A migraine…no longer an excuse?

How many of my male friends hear this… “Not tonight, I have a headache,” Well, that can be true, but new research suggests that not all headache sufferers avoid sexual activity. As a matter of fact, females with a migraine reported way higher levels of sexual desire than those with other types of headaches, this according to a study from Wake Forest University School of Medicine and colleagues.

a migraine, no longer an excuse

The study suggests that the same brain chemical may influence the female’s sexual desire and migraine headaches, according to Timothy Houle, Ph.D., lead author and research assistant professor of anesthesiology. “The results support the idea that a migraine, as a syndrome, is associated with other common phenomena. Understanding of this link will help us to better understand the nature of a migraine and perhaps lead to improved treatment.”

The study involved 68 young adults from the city of Chicago, appeared in an issue of Headache, a magazine published by the American Headache Society, and is already available online.

The purpose of this study was to examine the connection between a migraine headache and self-reported sexual desire. There is substantial evidence of an extreme and complicated relationship between the sexual activity and headache.
Both sexual desire and migraine headache have been linked to high levels of serotonin, the brain chemical that plays a role as well in cases of depression. An excess of serotonin has been associated with a broad decrease of the libido, and persons who suffer a migraine are reported to have low levels of the brain chemical on their system.

“Considering the circumstantial evidence linking both a migraine and sexual desire to serotonin, we wanted to explore whether the two phenomena are related,” said Dr. Houle.

migraineBecause of this relationship between serotonin levels and the sexual desires is so unique, the study created the hypothesis that the relationship is extremely close and determinant. Since migraine sufferers have such a low levels of the chemical, it was well predicted that they would report higher levels of sex drive.

All 68 participants in the study reported having at least 10 headaches a year. Their average age was 24 years old. Participants underwent interviews to diagnose their type of a headache – either a migraine or tension — and filled out a 14-item questionnaire to measure sexual desire.

Migraine sufferers reported levels of sexual desire that were 20 percent higher than those who suffered from headaches due to tension.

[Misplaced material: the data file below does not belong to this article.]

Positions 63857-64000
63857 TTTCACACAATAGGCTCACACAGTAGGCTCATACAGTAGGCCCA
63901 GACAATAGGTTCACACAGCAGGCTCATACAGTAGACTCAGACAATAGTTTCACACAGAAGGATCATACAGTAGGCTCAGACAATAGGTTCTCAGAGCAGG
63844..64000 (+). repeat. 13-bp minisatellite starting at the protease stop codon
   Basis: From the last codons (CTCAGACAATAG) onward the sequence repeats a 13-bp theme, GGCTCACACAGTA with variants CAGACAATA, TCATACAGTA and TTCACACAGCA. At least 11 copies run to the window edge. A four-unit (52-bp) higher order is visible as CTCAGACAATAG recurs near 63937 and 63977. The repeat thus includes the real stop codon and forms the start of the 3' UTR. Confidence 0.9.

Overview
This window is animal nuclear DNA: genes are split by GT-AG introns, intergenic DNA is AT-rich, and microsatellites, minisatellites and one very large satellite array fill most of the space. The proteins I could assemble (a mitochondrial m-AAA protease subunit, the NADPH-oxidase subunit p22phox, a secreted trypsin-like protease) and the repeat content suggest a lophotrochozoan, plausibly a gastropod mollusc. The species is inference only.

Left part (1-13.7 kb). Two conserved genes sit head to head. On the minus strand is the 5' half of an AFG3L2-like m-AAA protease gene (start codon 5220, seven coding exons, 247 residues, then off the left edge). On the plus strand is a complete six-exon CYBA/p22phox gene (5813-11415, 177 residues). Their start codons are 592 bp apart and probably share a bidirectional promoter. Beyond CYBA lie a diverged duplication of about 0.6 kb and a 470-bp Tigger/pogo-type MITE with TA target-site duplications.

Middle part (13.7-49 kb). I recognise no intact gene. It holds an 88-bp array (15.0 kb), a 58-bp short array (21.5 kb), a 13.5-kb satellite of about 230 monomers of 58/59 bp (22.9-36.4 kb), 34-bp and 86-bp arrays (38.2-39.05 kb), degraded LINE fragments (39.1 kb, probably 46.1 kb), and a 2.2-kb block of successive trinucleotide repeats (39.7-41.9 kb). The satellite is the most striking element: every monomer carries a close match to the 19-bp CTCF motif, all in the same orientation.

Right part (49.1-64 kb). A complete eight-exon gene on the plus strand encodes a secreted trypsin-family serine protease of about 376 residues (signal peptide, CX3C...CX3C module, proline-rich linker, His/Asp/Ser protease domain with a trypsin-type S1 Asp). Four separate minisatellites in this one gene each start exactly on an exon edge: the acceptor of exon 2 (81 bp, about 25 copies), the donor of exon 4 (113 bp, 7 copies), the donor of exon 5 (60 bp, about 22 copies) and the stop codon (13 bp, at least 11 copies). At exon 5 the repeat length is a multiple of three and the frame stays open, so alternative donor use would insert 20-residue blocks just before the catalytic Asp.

Also, the research demonstrated that in general, patients with a migraine may experience much higher levels of sexual desire than others. The patients in the study appeared to be aware of this situation, rating their sex drive as being higher than others their age and gender.

As expected, the results strongly suggest that serotonin levels may be implicated in both migraine headaches and sexual desire.

“This opens the door to consider other phenomena that have a similar neurochemical basis,” he said. For example, there is an increased prevalence of depression in people with a migraine, which is also theorized to be modulated by serotonin.

Image result for Thomas Willis and Lady Catherine 17 centuryOrgasm: The Migraine Cure?

It is absolutely not the first time that scientists and doctors have made the counterintuitive link between sex drive and migraine headaches. Back in the 17th century, the father of neurology, doctor Thomas Willis, described a “robust sexual appetite” in his famous historical headache patient, Lady Catherine. And explained how well the patient feels after induced to orgasm. Couch, chairman of the neurology department at the University of Oklahoma Health Sciences Center, has famously described what his peers call “the Couch treatment” for a migraine. Couch has found that some people’s migraine headaches go away when they have an orgasm.

It looks like a good news for everybody!

Co-researchers were Lara K. Dhingra, Ph.D., from Memorial Sloan-Kettering Cancer Center, Thomas A. Remble, M.A., from Rush University Medical Center, Lori A. Rokicki, Ph.D., in private practice in Toledo, Ohio, and Donald B. Penzien, Ph.D., from the University of Mississippi Medical Center.

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